Saturday, November 16, 2013

The silly marketing of an Australian university

Recently, I posted about a laundry detergent I bought in India that features "Vibrating molecules" (TM) and wryly commented that the marketing of some universities is not much better. I saw that this week, again in India. I read that  a former Australian cricket captain, Adam Gilchrist, [an even bigger celebrity in India than in Australia], was in Bangalore as a "Brand name Ambassador" for a particular Australian university. The university annually offers one  Bradman scholarship to an Indian student for which it pays 50 per cent of the tuition for an undergraduate degree. [Unfortunately, the amount of money spent on the business class airfares associated with the launch of this scholarship probably exceeded the annual value of the scholarship].

Some measure of Gilchrist's integrity is that at the same event sponsored by the university he said he supported the introduction of legalised betting on sports in India. Many in Australia think such betting has been a disaster, leading to government intervention last year.

What is my problem with this? Gilchrist and Bradman may be cricketing legends. However, neither ever went to university or has had any engagement or interest in universities.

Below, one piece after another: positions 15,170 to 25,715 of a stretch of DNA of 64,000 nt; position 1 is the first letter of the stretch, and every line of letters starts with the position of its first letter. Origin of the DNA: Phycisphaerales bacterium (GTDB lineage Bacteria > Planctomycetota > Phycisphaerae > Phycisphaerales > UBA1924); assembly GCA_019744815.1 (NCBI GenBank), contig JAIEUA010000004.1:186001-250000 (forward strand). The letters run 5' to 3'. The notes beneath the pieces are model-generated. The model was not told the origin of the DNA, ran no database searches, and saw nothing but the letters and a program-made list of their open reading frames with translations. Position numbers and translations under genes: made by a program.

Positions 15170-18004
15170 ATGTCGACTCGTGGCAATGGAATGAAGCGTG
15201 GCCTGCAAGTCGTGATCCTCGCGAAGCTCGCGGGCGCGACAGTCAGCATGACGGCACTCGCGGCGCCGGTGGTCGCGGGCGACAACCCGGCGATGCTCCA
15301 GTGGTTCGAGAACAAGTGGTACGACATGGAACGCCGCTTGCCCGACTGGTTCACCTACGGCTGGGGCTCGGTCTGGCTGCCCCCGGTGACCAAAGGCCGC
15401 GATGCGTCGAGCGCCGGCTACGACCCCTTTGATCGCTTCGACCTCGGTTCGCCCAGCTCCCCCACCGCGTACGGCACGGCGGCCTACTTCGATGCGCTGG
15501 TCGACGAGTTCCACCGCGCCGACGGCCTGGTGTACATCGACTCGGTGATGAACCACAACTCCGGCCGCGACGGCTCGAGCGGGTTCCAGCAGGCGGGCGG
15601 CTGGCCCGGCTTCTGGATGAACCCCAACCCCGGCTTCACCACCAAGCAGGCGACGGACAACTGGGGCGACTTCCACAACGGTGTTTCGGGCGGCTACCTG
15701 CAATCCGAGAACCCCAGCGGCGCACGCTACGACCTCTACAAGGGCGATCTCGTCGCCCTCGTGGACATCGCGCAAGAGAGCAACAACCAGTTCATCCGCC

4 comments:

  1. I see nothing wrong in that! "(Gilchrist and Bradman may be cricketing legends. However, neither ever went to university or has had any engagement or interest in universities.)". It is not necessary to go to university and acquire conventional education. We have lots of example of such people like that and they are self-educated. I have one example in mind, our dearest Rabindranath Tagore.

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    1. Somenath,
      Thanks for your comment.
      I fail to see your argument.
      I certainly agree in the value of self-education and that there are many brilliant people who did not go to university.
      My point is that you cannot represent an institution for which have no personal experience or interest. Suppose the Australian Cricket Board paid a large sum of money to a science Nobel Laureate (who had never been to a cricket game) to be their "brand name ambassador". Such an action would be harshly criticised.

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